A good massage can incorporate a variety of techniques, from deep tissue work to compression to gliding. And while your cat probably isn’t the best massage therapist (we’ve got one word for you—claws), chances are, they have experience with at least one classic massage technique—and that’s kneading.
Kneading is a fairly common behavior in cats—but it’s also a puzzling one. What, exactly, is your cat doing—and why do they feel the need to knead you?
What is kneading?
So, before we jump into some of the reasons your cat may be kneading you, let’s quickly cover what kneading is.
The term “kneading” refers to when your cat pushes his paws down on a soft surface, alternating paws—similar to the way you would knead dough before putting it in the oven (hence the name). Some cats knead, some don’t. Some cats use their claws, some knead without claws. Some cats knead their humans, some cats stick to softer surfaces, like blankets or carpet—it all depends on the cat.
Why does my cat knead me?
Now that we know what kneading is, let’s talk about why your cat might be kneading you.
There’s no one-size-fits-all explanation to kneading (or to why some cats knead constantly while others knead infrequently or not at all). There are, however, a number of reasons that might be behind your cat’s kneading behavior:
Your cat is kneading on instinct
Kneading is one of a kitten’s first instinctual behaviors; they knead their mothers as a way to stimulate milk production and get the nourishment they need. So, to a kitten, the equation goes something like this:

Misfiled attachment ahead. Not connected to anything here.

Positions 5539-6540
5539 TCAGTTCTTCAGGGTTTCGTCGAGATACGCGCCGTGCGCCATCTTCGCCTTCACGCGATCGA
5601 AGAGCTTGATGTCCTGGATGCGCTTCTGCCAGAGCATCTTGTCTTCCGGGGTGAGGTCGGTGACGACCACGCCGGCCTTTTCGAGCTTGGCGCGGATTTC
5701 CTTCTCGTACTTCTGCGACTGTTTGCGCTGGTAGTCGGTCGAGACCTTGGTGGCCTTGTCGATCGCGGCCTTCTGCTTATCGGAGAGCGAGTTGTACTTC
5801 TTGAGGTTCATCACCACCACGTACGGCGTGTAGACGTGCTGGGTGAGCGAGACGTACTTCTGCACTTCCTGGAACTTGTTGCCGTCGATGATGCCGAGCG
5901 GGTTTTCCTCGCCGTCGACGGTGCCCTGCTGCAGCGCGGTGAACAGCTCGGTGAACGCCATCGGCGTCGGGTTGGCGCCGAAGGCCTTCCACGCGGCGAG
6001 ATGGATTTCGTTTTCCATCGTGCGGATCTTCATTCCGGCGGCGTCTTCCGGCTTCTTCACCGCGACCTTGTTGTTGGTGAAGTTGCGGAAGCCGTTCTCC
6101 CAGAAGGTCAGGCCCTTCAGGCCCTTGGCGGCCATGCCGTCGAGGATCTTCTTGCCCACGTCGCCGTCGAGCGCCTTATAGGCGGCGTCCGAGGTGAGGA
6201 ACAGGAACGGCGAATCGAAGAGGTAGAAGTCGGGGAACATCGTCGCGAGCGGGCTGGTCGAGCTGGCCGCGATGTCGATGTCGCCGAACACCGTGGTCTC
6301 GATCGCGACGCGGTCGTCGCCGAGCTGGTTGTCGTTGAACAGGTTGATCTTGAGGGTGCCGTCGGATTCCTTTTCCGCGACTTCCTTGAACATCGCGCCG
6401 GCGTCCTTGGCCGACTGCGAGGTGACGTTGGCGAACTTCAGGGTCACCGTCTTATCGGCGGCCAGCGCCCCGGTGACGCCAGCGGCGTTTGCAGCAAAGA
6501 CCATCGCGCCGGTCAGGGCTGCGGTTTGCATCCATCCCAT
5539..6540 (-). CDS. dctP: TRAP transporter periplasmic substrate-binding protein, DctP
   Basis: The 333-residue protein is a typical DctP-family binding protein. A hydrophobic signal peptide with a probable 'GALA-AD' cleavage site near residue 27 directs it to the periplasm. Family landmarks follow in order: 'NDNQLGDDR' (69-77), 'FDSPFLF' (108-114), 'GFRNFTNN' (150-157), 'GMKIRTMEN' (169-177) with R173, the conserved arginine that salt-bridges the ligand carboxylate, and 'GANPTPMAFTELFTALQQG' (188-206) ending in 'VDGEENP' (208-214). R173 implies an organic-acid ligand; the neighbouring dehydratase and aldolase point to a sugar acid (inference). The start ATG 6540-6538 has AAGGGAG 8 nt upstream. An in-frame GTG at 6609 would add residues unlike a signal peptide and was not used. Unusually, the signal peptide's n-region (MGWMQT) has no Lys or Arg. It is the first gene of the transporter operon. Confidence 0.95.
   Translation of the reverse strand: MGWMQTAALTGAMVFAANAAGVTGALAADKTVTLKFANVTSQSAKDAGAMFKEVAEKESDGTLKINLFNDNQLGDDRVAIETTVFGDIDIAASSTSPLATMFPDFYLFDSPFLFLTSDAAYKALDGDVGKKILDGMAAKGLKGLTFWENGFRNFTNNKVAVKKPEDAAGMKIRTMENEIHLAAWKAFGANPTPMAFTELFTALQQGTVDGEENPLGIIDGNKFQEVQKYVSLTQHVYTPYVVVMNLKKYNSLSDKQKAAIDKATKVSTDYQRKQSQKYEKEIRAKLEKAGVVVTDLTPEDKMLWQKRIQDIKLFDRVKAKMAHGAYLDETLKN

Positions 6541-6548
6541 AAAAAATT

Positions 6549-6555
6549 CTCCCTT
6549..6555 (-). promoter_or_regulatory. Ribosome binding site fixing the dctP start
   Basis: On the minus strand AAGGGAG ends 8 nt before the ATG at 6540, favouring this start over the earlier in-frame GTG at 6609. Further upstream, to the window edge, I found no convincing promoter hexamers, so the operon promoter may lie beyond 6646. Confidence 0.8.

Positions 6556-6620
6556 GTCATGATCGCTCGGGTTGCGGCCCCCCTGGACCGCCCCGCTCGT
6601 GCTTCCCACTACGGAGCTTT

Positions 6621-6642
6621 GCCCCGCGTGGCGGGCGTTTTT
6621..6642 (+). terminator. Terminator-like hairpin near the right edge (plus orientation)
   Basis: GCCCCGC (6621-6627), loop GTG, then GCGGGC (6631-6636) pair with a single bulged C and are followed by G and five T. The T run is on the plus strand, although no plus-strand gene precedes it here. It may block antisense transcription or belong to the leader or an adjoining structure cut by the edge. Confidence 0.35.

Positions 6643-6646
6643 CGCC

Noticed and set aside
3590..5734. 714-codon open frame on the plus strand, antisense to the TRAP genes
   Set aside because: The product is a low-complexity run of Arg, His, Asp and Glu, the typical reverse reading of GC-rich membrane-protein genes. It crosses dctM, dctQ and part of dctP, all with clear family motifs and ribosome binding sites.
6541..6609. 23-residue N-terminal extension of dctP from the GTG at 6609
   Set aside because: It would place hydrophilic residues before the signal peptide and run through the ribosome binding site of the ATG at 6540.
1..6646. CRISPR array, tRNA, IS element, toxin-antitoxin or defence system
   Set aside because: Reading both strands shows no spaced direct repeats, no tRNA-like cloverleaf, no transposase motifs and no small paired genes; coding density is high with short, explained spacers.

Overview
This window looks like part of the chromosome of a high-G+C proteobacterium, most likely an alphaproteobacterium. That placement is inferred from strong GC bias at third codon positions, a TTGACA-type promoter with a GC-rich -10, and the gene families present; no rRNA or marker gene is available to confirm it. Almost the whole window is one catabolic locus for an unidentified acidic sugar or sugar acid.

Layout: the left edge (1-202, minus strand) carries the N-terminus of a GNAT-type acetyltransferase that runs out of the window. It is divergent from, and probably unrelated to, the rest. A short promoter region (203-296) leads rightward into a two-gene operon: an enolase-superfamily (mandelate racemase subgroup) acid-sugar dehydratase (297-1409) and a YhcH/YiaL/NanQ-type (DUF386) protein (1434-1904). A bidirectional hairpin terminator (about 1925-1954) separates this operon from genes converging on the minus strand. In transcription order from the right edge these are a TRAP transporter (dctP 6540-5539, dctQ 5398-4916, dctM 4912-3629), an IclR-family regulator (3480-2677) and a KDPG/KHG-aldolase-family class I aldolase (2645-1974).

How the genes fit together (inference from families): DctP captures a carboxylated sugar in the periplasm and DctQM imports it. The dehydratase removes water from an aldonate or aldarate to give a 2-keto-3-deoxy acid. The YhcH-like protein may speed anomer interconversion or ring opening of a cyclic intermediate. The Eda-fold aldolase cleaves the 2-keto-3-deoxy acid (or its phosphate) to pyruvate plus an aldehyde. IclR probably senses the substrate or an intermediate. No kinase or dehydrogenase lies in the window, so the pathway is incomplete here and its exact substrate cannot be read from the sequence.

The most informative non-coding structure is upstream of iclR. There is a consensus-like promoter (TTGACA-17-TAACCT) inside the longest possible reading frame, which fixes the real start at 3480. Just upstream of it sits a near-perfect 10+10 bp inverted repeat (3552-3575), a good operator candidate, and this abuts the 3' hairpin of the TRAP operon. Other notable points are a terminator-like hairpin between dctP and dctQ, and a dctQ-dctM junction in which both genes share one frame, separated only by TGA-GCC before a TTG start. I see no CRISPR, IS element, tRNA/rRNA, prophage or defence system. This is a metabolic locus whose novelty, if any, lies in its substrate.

kneading = milk = nourishment = healthy cat
So, in many ways, kittens are rewarded for their kneading behavior. And even though the reward stops once they stop nursing, they still have positive associations with the behavior—and may continue it out of habit (except now they’re kneading you instead of their mother).
Your cat is marking their territory
Cats have scent glands on the bottom of their paws, which they use to mark their territory. Kneading is a way to activate those glands—so, when your cat is kneading your lap or shoulder, what they might be doing is marking you as “theirs” (and letting other cats know to keep their paws off you).
Your cat is getting their stretch on
Everyone needs a good stretch every now and then—and that includes your cat. Kneading and pressing their paws against a surface could just be your cats way of getting a good stretch throughout their muscles. In that case, you might consider kneading a form of feline yoga!
Your cat is getting ready for bed
Today, cats are domesticated—but their ancestors weren’t! Wild cats would knead the grass as a way to make the ground more comfortable before grabbing some shut-eye. So, if you notice your cat kneading the blanket before they go to sleep, they may be mimicking the behavior of their great-great-grandcats.
Your cat is showing you some love
Does your cat have a tendency to knead when you’re petting them—and when they’re purring happily? If so, the kneading could just be a way for your cat to show you a little love! Cats have plenty of ways they show affection—and depending on the situation, kneading could be one of them.
Is kneading a problematic behavior?
So, there are plenty of reasons your cat might be kneading you—but the question is, is kneading a problematic behavior?
And the answer is probably not. Unless your cat’s kneading seems obsessive, it’s a pretty harmless behavior. If your cat uses their claws when they knead, keeping their nails short and trimmed can help make it a more pleasant experience.
There’s no clear answer as to why your cat is kneading you. So the best thing you can do is chalk it up to another interesting, strange feline behavior—and sit back and enjoy your cat massage.